Mars Reconnaissance Orbiter will aid development of an "interplanetary Internet” for future Mars-bound spacecraft.
The collective exhalation after today’s safe shuttle homecoming did not last long, as NASA officials learned of another delayed Vision for Exploration mission.
NASA's Mars Reconnaissance Orbiter (MRO) is now expected to take flight Thursday, having been delayed one day.
New information technology on the unmanned mission could prepare humans for further outer space exploration, officials said Tuesday.
In addition to conducting basic science with MRO, NASA officials will investigate outer space telecommunications.
“The IT is certainly a step for the IT that would be necessary for humans to get to Mars and back safely," said Todd Bayer, flight system engineer for MRO.
The craft will approach Mars in March 2006. Scientists will then try to solve the red planet's water mysteries -- by capturing data detailing the history of Martian water distribution. The goal is to learn what happened to the water supply and any possible past or present Martian life.
After scientists feast on images and measurements for more than two years, the craft will continue orbiting for at least two more years. During this phase, called the relay phase, the MRO will aid NASA officials in developing an "interplanetary Internet” for future Mars-bound spacecraft. The ultra-speed telecom connection will help other arrivals navigate the red planet and communicate with earth.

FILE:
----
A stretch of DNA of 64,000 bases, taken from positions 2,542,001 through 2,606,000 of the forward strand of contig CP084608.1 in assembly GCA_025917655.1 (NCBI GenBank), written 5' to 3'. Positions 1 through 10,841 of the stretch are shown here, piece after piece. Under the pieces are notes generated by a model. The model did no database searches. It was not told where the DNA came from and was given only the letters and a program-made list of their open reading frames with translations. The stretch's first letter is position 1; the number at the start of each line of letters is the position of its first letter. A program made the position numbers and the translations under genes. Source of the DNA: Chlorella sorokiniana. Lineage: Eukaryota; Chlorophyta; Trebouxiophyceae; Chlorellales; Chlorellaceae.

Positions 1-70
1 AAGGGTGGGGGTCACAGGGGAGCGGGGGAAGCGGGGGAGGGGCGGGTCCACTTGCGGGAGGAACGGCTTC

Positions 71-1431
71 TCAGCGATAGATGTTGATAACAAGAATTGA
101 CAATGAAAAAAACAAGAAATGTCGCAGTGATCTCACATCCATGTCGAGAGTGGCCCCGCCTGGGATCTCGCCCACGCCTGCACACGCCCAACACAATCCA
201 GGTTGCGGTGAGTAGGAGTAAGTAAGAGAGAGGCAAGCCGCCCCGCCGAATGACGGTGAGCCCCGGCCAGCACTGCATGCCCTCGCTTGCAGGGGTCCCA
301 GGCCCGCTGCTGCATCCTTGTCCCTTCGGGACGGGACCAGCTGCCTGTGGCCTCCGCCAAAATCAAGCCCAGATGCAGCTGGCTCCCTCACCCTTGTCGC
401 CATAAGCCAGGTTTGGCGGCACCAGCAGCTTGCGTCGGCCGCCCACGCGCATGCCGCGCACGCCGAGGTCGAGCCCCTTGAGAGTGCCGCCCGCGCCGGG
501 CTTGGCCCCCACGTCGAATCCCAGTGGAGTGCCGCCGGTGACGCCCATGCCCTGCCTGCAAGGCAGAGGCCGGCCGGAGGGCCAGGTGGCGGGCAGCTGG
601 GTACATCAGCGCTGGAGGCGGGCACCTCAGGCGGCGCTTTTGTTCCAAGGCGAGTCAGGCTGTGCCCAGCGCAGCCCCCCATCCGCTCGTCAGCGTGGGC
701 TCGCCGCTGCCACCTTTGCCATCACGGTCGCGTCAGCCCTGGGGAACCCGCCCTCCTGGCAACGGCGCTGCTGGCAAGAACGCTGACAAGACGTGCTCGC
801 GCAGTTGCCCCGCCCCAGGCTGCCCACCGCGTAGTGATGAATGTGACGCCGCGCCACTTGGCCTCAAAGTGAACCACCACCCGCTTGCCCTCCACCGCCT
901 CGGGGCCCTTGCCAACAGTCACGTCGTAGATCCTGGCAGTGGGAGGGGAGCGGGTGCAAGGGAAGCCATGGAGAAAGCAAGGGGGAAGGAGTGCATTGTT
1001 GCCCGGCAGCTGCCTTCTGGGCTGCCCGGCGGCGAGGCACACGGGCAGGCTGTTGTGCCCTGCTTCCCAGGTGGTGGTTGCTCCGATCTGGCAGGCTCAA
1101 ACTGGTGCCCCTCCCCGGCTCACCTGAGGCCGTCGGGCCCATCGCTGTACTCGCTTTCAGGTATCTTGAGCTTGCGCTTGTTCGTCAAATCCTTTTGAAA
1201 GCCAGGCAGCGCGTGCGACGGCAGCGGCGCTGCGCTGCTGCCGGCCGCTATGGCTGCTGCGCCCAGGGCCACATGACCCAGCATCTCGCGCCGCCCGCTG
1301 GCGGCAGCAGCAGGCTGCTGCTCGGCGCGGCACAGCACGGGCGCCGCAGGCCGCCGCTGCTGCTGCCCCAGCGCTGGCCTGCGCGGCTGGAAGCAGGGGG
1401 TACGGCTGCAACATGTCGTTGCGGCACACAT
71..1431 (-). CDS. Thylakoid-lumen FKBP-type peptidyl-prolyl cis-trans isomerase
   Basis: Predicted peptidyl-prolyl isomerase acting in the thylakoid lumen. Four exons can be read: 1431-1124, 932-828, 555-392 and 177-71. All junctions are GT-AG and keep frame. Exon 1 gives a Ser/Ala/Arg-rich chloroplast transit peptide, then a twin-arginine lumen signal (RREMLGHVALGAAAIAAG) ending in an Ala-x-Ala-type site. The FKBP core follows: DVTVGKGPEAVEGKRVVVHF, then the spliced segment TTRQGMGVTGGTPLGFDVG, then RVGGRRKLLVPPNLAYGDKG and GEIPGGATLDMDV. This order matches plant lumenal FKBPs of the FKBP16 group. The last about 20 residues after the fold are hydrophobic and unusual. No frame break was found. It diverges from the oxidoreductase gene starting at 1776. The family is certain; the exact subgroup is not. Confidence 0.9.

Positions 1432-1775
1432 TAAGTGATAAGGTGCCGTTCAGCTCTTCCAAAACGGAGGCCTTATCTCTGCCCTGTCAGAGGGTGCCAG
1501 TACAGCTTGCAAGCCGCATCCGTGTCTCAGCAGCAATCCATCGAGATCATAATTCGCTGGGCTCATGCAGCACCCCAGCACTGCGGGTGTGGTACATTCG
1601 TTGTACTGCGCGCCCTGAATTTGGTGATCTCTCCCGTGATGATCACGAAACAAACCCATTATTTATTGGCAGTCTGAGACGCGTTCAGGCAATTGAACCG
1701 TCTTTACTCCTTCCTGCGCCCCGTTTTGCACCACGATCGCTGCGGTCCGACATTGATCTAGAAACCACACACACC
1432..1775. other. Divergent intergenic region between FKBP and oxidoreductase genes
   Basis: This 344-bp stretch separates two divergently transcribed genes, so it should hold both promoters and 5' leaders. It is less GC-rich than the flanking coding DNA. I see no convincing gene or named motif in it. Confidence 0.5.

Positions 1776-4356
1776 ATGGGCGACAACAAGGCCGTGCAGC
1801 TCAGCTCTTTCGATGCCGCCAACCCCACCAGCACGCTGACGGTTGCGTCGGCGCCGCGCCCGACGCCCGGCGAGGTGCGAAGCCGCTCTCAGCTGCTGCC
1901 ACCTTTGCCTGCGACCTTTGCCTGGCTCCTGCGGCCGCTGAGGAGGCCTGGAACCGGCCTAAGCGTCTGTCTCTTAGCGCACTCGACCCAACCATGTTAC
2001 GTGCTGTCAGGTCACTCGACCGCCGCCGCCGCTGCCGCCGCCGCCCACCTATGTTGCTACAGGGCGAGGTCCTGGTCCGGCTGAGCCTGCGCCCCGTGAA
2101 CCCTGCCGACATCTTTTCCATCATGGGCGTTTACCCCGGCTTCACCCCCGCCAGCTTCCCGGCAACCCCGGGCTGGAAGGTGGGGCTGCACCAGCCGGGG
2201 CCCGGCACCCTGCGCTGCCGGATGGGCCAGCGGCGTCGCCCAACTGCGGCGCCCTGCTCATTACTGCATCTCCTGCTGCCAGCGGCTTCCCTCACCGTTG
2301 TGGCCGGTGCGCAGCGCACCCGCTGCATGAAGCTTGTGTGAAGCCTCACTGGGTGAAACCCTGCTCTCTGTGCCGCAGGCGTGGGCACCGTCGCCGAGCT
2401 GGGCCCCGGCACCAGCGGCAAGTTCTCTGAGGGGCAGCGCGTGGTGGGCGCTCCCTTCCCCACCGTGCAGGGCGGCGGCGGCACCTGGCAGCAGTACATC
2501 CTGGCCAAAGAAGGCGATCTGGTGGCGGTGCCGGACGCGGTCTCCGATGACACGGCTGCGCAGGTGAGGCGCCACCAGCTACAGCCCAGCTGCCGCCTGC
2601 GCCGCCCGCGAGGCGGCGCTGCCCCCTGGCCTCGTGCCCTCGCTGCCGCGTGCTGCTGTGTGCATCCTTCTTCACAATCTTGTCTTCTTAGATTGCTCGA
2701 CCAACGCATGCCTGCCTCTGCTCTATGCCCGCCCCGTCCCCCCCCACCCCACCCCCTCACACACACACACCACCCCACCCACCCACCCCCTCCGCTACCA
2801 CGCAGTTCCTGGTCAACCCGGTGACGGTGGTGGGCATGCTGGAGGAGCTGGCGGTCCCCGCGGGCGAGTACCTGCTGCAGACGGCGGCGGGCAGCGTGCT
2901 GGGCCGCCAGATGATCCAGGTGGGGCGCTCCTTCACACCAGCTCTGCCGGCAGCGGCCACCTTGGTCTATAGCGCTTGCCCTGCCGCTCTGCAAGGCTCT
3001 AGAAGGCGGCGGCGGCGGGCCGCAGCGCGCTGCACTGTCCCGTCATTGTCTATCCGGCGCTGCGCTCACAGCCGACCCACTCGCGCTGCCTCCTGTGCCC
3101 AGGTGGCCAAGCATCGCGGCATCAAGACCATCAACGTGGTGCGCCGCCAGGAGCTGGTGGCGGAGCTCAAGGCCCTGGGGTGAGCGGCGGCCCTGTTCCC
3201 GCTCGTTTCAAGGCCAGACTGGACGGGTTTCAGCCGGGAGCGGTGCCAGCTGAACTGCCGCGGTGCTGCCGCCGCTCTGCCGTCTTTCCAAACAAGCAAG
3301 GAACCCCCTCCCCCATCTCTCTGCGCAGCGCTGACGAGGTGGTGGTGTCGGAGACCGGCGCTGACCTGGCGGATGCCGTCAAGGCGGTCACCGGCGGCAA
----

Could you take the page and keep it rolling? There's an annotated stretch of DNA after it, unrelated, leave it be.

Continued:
Bayer said that, with MRO, future spacecraft will be able rely on a stable telecom network already in place.
But the other landers and rovers can only access the MRO’s link for about five minutes, twice a day, he said.
Electra, the MRO’s navigation and telecommunications relay payload, will provide UHF coverage to surface space-craft via antennae.
NASA officials plan to launch the Phoenix Mars Scout, a smaller, lower-cost lander, in 2007 and an advanced rover, the Mars Science Laboratory, in 2009.
"Electra is a very capable digital radio that can be tuned to transmit on many different frequencies,” Bayer said. “It can autonomously establish a link with rovers. That is a key piece of new technology. The purpose is to have an Electra-type radio on every future Mars craft and have MRO and any other orbiter act as a satellite.”
The MRO will also test a new radio frequency, called Ka-band, to see if NASA officials can generate greater data capacity with significantly less power on future missions.
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